"We'd need six to eight lanes to accommodate the additional traffic," he says. "How do you do that with the built form that already exists? So we think mass transit is a good option to support mobility needs and encourage reurbanization."

The diversity of trip generators also bodes well, Vincent says. "Calgary, Edmonton, Toronto - they all have distinct downtown cores. They have transit systems that are full going in every morning, but empty heading back to the suburbs. Because we have nodes all the way along this corridor, we're able to use capacity in both directions."

Waterloo region also needs the line to serve as a catalyst for redevelopment, Vincent says. "We're about a half-million people today and we're going to grow by another quarter of a million over the next 25 to 35 years. We're considering this by 2041, but more recent data coming out from the provincial government suggests this could happen by 2031."

Seiling agrees. "We watched what happened in the GTA (Greater Toronto Area) over the last 25 years where provincial planning virtually disappeared," he says. "They grew at top speed with inadequate infrastructure.

"We have an opportunity to get this in place and prevent a lot of that from happening. People say: 'Wait 10 years so you get more growth, then do it,' but if you don't put it in place, you're not going to get the intensification. You're too late," Seiling says, "Portland is a good example of what we're trying to do," Vincent says. "Portland implemented more than a transportation system, it was a package of land-use policies, parking policies, transportation policies mixed with good urban design."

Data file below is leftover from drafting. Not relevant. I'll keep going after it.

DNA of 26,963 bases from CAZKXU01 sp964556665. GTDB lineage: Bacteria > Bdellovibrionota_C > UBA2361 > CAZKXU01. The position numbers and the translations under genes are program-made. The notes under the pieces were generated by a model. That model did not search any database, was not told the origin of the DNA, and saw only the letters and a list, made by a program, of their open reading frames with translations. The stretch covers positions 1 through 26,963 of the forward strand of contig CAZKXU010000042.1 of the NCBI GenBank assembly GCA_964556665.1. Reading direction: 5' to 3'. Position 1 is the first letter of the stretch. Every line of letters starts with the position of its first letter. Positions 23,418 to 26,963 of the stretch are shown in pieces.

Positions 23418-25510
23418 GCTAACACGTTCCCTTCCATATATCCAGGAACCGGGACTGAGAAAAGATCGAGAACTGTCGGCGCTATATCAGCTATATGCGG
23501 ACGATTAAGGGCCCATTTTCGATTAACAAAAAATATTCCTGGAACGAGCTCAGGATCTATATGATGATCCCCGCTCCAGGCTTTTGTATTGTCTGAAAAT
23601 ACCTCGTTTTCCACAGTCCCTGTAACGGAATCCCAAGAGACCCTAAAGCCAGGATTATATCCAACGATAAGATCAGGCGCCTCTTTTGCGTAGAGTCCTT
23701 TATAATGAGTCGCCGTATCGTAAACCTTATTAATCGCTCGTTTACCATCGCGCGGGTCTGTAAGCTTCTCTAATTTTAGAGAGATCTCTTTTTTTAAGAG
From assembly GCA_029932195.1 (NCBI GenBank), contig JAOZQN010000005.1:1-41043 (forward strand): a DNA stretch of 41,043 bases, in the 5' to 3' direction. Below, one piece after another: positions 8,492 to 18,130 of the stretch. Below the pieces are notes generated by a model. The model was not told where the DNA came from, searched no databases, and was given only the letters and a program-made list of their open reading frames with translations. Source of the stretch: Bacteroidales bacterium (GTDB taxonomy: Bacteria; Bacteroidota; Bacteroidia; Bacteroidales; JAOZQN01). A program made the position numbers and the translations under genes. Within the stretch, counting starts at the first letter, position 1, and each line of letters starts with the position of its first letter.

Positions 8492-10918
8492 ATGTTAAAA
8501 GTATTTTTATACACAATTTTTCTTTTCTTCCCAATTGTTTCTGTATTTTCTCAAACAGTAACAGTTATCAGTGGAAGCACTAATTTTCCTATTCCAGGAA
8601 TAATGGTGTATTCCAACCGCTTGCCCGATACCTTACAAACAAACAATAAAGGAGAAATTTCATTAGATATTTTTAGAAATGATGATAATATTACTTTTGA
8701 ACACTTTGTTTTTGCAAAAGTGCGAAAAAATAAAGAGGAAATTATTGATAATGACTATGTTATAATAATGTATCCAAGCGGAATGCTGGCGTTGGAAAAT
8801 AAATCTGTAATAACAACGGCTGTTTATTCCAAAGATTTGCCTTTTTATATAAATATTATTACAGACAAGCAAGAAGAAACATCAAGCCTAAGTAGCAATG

"Portland in the 1960s was a sea of parking. Much of this parking has been replaced with development being serviced by light rail. Vehicles are prohibited from using LRT lanes, so the LRTs move along unimpeded, unlike the streetcars in Toronto. That's critical," he says.

Toronto led North America's LRT resurgence because it was one of the last cities to abandon its post-war streetcars. Although the vehicles are low-tech compared to new systems in the United States, Coun. Joe Mihevc hopes that will change.

In early April, Mihevc, who is vice-chair of the Toronto Transit Commission, proposed that 130 LRT vehicles be bought to replace 196 of the TTC's aging streetcars, known as CLRVs.

"The CLRVs are at the end of their life," Mihevc says. "You can rebuild them for $1.1 million apiece, so we can pay the $230 million and get an extra 15 years out of them. The downside is that they are not low floor, they do not have wide-door access and carrying capacity is not as much as the new vehicles.

"When we look to the States, they've gone into LRT and it's boosted ridership. New vehicles will cost $4 million to $5 million (each). The lifespan is 30 years and they can replace the CLRVs on a two-to-three ratio," he says. "It might not be as much a difference as one might imagine."

But Toronto's budget chief, Coun. David Soknaki, says Mihevc's proposal would add $400 million to the TTC's capital costs and funds already are tight.

"It's a long way between cup and lip. Visioning and looking at the future is important, but finding out whether a vision is viable and affordable is important as well," Soknaki says.

The timelines of the transit plans in the three areas are unlikely to permit a pooling of resources.

"A joint tender would imply that the timelines for delivery would be bundled, within a year or so," Ottawa's Chartrand says. "Builders will not commit to prices beyond a few years. But whatever information we have, we'll be openly sharing that with those two cities."

Ottawa and the Waterloo region believe the issue of their urban form must be addressed immediately, while Toronto's priority is dealing with aged equipment. While none of the three areas believes it can wait for the others to move forward, all three expect investment in LRT technology will happen in southern Ontario.

(James Bow can be reached at bow@businessedge.ca)